Dr. StrangeUpton

…or How I Learned to Stop Worrying and Love the Bombs.

As an aside from the playoff race and the fun that the Nationals are having looking forward to October, I’m always speculating about how they’ll structure next year’s lineup (the biggie: will LaRoche still be here?). If they’re happy with Harper in CF they could just keep LaRoche, but that might not be up to them. And if it’s not, they’ll might have to find a free agent. Except that the corner outfield and 1B free agent market is sparse. So maybe get a real CF, move Harper to a corner OF spot and Morse to 1B.

If they do go that way, there are 3 big name center fielders that are available. One is Shane Victorino, but I have my doubts that he’s the right answer. Another is Michael Bourn, and he’s a good player, but he might want a big long term deal, and maybe they don’t want to do that. Another guy who might be had a little cheaper, and maybe they could sign him shorter term is B.J. Upton (maybe they couldn’t, but at least he’s two years younger than Bourn).

And I like the idea of Upton, but is he the answer for this team? He’s a low AVG, relatively low OBP (bad year this year, but .337 career aint awful) and decent power guy. In other words, he reminds me of Ian Desmond. Desi’s had a much better than year than Upton, but the similarities are there in my mind. I just keep thinking they’re OBP low and power high and maybe they need more OBP and they’re great but streaky… well, I went ahead and worked myself into a frenzy, so I submitted this basic premise to Colin Wyers at Baseball Prospectus during his chat yeseterday:

Charlie (Nationals Review): It seems to me that while the Nats can certainly score (4th in R/G in NL) they seem to do more feast or famine. Do you think this can be attributed to relatively low OBP (8th) compared to their SLG (3rd)? If so, should that encourage Rizzo to look specifically for OBP in the offseason?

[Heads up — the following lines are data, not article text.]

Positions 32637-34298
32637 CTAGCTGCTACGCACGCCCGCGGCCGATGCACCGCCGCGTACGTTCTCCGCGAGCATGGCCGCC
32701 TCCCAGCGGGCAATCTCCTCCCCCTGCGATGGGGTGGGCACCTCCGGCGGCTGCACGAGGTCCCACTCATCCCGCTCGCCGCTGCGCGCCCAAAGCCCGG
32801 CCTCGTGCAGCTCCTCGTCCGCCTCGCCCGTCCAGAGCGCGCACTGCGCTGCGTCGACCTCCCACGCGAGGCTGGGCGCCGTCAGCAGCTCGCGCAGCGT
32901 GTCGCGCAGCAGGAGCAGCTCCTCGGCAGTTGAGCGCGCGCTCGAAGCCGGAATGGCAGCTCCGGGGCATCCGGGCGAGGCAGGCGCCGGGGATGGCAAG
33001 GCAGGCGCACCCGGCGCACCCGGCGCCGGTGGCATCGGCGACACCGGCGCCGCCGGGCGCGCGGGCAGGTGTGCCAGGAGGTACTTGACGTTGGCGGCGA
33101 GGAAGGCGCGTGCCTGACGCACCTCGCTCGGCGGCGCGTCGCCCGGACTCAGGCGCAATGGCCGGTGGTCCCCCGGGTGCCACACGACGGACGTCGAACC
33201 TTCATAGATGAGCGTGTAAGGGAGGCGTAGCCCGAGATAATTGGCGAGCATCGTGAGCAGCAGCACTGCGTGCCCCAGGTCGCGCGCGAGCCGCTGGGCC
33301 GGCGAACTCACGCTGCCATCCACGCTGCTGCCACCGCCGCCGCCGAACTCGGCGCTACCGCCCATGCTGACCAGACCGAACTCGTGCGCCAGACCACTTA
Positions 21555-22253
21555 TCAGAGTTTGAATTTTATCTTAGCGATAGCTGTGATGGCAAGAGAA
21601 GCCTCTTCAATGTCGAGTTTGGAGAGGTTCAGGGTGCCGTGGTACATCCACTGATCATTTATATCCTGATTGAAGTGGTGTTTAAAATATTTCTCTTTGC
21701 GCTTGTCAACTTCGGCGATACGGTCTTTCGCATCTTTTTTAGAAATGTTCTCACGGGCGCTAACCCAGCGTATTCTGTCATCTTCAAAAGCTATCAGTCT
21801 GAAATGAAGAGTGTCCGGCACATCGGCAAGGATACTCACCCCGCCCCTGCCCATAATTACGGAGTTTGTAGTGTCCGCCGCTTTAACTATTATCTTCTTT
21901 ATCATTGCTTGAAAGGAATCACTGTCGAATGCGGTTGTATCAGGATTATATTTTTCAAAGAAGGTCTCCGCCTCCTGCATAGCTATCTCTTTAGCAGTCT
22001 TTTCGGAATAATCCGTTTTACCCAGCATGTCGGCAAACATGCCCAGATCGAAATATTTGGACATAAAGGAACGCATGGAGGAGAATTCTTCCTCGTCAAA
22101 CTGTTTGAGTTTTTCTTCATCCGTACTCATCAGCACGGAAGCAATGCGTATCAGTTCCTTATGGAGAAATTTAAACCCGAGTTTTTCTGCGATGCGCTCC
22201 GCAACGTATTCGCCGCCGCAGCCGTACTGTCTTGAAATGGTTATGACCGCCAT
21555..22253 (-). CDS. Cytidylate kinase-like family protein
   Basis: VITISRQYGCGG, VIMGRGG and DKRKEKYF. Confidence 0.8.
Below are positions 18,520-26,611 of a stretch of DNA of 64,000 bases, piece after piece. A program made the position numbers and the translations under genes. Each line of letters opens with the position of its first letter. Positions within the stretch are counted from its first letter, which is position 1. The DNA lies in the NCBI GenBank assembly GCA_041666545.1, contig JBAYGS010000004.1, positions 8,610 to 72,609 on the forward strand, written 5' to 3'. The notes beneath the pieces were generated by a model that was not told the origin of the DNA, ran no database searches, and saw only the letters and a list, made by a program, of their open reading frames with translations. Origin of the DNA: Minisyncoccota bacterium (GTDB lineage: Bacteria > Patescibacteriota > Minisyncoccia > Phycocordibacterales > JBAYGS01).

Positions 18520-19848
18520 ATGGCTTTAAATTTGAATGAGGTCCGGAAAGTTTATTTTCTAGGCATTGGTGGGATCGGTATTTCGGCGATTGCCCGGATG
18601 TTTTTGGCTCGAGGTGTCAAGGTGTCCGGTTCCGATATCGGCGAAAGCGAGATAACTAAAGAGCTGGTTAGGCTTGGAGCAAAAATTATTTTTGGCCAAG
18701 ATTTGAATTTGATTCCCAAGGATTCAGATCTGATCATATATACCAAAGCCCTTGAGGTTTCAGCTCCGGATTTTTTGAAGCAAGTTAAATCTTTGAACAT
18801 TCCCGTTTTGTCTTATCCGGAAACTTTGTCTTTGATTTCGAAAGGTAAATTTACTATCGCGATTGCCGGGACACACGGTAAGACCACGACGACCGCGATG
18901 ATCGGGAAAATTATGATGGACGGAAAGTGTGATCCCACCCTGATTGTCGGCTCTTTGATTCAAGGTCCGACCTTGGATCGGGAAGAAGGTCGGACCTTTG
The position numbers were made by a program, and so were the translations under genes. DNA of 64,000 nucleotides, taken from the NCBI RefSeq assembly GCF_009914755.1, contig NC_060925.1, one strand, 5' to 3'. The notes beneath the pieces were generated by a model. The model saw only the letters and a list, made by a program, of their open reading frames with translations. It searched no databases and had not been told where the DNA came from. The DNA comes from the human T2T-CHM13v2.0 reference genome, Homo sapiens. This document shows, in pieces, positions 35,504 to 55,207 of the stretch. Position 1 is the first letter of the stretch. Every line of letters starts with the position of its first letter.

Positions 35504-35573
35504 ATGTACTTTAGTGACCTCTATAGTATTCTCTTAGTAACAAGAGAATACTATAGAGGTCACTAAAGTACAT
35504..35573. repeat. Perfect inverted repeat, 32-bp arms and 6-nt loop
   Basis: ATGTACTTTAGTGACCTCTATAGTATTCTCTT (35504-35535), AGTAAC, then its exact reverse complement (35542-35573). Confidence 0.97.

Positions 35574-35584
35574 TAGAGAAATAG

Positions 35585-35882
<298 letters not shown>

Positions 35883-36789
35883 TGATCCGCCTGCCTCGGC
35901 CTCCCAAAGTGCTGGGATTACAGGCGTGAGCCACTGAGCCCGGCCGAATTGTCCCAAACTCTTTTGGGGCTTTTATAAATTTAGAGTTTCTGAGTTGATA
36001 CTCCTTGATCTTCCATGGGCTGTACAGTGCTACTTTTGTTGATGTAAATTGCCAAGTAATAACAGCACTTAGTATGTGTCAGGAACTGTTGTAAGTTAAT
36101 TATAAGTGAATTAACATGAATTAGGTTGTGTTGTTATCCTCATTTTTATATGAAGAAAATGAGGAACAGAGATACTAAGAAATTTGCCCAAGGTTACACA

Colin Wyers: I don’t know that there’s much evidence that the composition of a team’s offense matters much. There is some evidence that “feast or famine” is better than a more consistent approach. As for what the Nationals should target — baseball players are not so fungible and really good ones are not so plentiful that I feel like teams have a whole lot of latitude in trying to figure out what KINDS of good players they really want to acquire. If there’s a good player at a position of need for the Nationals out there, they’d be foolish to pass on him just because he didn’t fit a certain hitting profile.

That of coures plays right into what I was worried about. If the Nats go ahead and get BJ Upton, he is a relatively low OBP high SLG guy. This year isn’t great for him, but a move to the NL would certainly help, not to mention a move away from the home ball park in Tampa which is definitely a pitcher’s park. But he’s still that “style” guy, so:

Charlie (Nationals Review): I don’t disagree with your assessment, but that would suggest they could go after BJ Upton to play CF. And it seems to me they already have about 4 guys that bat just like that. Would that worry you?

Colin Wyers: You can do a lot worse than B.J. Upton in center field. If you have eight hitters like him, you’ll probably win a fair amount of ballgames in the National League (assuming you can pitch at all).

So this is maybe a point that I haven’t thought about. What’s the big deal exactly how you make up your lineup? If you have 8 BJ Uptons, or 8 Ian Desmonds, or 8 Ryan Zimmermans, well some of those scenarios might be better than others, but they’re all gonna score a bunch of runs.

And that’s when I relaxed a little bit and realized, hey, maybe signing Upton, perhaps the only big name CF that really makes sense for them, wouldn’t be a bad idea. He isn’t high average guy, he doesn’t walk a ton, but he hits bombs. So thanks, Colin Wyers, for letting me stop worrying so much about the walks, and love the bombs.

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